Enemies Within Richard Davenport-Hines William Collins £25
Another week, another big fat book about spies. Invisible ink, bugs, shadows, disguises, ciphers, secret cameras, aliases, moles, hidden revolvers, drop-offs, cross-questioning: here they all are again, dusty old props from our most popular national panto.
‘Feklissov told Fuchs that if he had to defer a rendezvous or needed an emergency meeting, he should go to Richmond, Surrey,’ reads a sentence on page 344, ‘and throw a copy of the magazine Men Only over the wall of 166 Kew Road, with a message on page ten supplying a new place and date.’
It may sound as though it is made up, perhaps even a parody, but in fact every word of it is true, the product of one of our greatest modern masters of non-fiction, Richard Davenport-Hines.
Guy burgess. Far from being oafish and snobbish, the secret service of the time was staffed by men who were ‘shrewd, patient, watchful, self-sufficient and empathetic’.
Enemies Within is an exhaustive, and occasionally exhausting, chronicle of spies in Britain, starting with the spymaster Sir Francis Walsingham in the Elizabethan age, but coming to rest, after just 200 pages or so, on our old friends/enemies Philby, Burgess, Maclean and Blunt.
These four are now, in their peculiar way, as much a part of our national psyche as John, Paul, George and Ringo. Like The Beatles, their story still exerts a grip over us, every new detail adding fresh resonance to their adventure.
I either never knew, or had forgotten, that Kim Philby was a cousin of Field Marshal Montgomery, for instance, and that he was scared of horses and hated the sight and smell of apples, to the point of finding any mention of them unbearable.
Kim Philby, British intelligence agent, jokes with newsmen during a 1955 press conference where he was formally cleared of tipping off fellow agents Guy Burgess and Donald Maclean
And who would have thought that the prim aesthete Anthony Blunt would be devoted to Winnie-The-Pooh, wandering around his office with a bowl of cod liver oil and malt, coyly saying: ‘That’s what Tiggers like for breakfast’?
Davenport-Hines has an insatiable appetite for detail. Take that ‘166 Kew Road’ in the sentence I quoted above, for instance.
Drearier, less inquisitive writers would have written just ‘in Richmond’, but he makes a habit of quoting addresses in full, as well as naming the magazine to be thrown over the wall, and the exact page on which the secret message was to be scribbled. This may make his narrative longer, but it also makes it come alive.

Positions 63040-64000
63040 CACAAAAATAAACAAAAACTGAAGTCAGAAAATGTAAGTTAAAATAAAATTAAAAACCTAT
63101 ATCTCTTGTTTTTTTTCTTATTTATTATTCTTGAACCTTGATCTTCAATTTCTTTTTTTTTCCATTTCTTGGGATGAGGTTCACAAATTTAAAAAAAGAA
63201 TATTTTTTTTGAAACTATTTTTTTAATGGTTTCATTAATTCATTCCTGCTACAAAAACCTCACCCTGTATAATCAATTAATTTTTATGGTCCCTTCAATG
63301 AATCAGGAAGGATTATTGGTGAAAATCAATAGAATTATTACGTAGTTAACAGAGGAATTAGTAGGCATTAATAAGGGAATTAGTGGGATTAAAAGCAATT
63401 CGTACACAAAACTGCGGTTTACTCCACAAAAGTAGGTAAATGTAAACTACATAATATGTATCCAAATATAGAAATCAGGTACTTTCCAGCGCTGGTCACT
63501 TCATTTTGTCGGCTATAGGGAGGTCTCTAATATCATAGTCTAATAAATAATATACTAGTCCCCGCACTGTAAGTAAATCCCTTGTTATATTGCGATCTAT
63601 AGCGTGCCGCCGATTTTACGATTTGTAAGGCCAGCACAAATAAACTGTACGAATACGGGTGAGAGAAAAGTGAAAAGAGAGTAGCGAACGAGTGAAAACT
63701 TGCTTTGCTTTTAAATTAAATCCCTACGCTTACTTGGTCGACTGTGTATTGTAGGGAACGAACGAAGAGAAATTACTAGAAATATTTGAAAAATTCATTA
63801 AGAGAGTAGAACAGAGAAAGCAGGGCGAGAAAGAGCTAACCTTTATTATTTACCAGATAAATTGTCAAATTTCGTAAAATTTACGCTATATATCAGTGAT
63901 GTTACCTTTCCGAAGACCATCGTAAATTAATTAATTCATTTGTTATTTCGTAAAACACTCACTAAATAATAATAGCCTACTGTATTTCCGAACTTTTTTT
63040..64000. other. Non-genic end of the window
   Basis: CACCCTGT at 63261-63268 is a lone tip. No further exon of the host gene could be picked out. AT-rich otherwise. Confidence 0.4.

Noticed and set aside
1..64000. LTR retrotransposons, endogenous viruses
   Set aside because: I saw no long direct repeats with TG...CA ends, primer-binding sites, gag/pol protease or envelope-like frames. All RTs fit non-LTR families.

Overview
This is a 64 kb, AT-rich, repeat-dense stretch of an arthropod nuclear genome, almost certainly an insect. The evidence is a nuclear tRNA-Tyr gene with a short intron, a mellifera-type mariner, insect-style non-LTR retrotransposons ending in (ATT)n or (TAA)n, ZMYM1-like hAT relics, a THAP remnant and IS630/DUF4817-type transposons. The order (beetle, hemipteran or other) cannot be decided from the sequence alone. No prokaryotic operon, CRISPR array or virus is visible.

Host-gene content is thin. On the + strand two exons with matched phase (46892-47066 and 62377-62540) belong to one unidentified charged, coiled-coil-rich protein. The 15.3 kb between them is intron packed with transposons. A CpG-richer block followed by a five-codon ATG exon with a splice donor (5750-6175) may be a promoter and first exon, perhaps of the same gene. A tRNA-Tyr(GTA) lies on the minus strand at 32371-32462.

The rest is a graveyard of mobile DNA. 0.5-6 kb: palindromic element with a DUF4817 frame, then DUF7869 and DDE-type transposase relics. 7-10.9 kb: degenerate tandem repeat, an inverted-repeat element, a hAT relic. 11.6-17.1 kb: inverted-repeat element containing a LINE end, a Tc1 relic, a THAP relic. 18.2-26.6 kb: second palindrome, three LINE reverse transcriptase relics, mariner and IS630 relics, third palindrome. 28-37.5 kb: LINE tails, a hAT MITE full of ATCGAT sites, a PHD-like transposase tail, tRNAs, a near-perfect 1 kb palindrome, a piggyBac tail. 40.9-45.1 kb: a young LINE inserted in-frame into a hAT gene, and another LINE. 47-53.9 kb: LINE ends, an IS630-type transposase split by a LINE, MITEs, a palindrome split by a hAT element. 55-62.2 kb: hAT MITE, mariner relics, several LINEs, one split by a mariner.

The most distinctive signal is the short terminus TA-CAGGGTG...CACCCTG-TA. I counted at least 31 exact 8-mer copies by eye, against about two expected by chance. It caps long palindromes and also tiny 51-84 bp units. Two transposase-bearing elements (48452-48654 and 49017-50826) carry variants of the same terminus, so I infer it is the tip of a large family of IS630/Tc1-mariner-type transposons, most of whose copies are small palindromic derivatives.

Donald McLean became a Russian agent from 1944 onwards. In 1951, suspected of treachery, McLean fled to Russia with fellow spy Guy Burgess
Later on, he devotes a page to a rollicking description of two relatives of Burgess and Maclean being asked to go to Waterloo station to sort through all the stuff the renegade spies had left on the cross-Channel ferry in their escape to Moscow.
Accordingly, Maclean’s youngest brother, Alan, joined Burgess’s step-father, Colonel Bassett, clad in bowler hat and pin-striped suit, to divvy up the oddments.
‘ “You go first, Colonel,” young Maclean said respectfully. “No,” the Colonel replied. “We’ll do it fair. Turn and turn about.” Both men decided to get the business over at top speed.
Anthony Blunt was devoted to Winnie-The-Pooh, wandering around his office with a bowl of cod liver oil and malt, coyly saying: ‘That’s what Tiggers like for breakfast’
They chose items entirely at random, without a moment’s thought, one after another, until only two items remained: a pair of filthy, torn black pyjamas and a revolting pair of socks which were stiff with dried sweat and had holes in heels and toes.
Alan Maclean felt sure that they were both Burgess’s, and said so. The Colonel disagreed, and snorted, “Your chap’s.” Maclean had an inspired reply. “Donald never wore pyjamas,” he said. “A sin against Nature, he once told me.”
The Colonel paused for a moment, shut his eyes, tried to find an excuse, opened them and accepted defeat. “Right,” he said, hooking the pyjamas into his bag with the handle of his umbrella, “but you’re having those bloody socks.” ’
For all his novelistic fascination with creating a mosaic of such vivid detail, Davenport-Hines has written Enemies Within with a particular end in mind.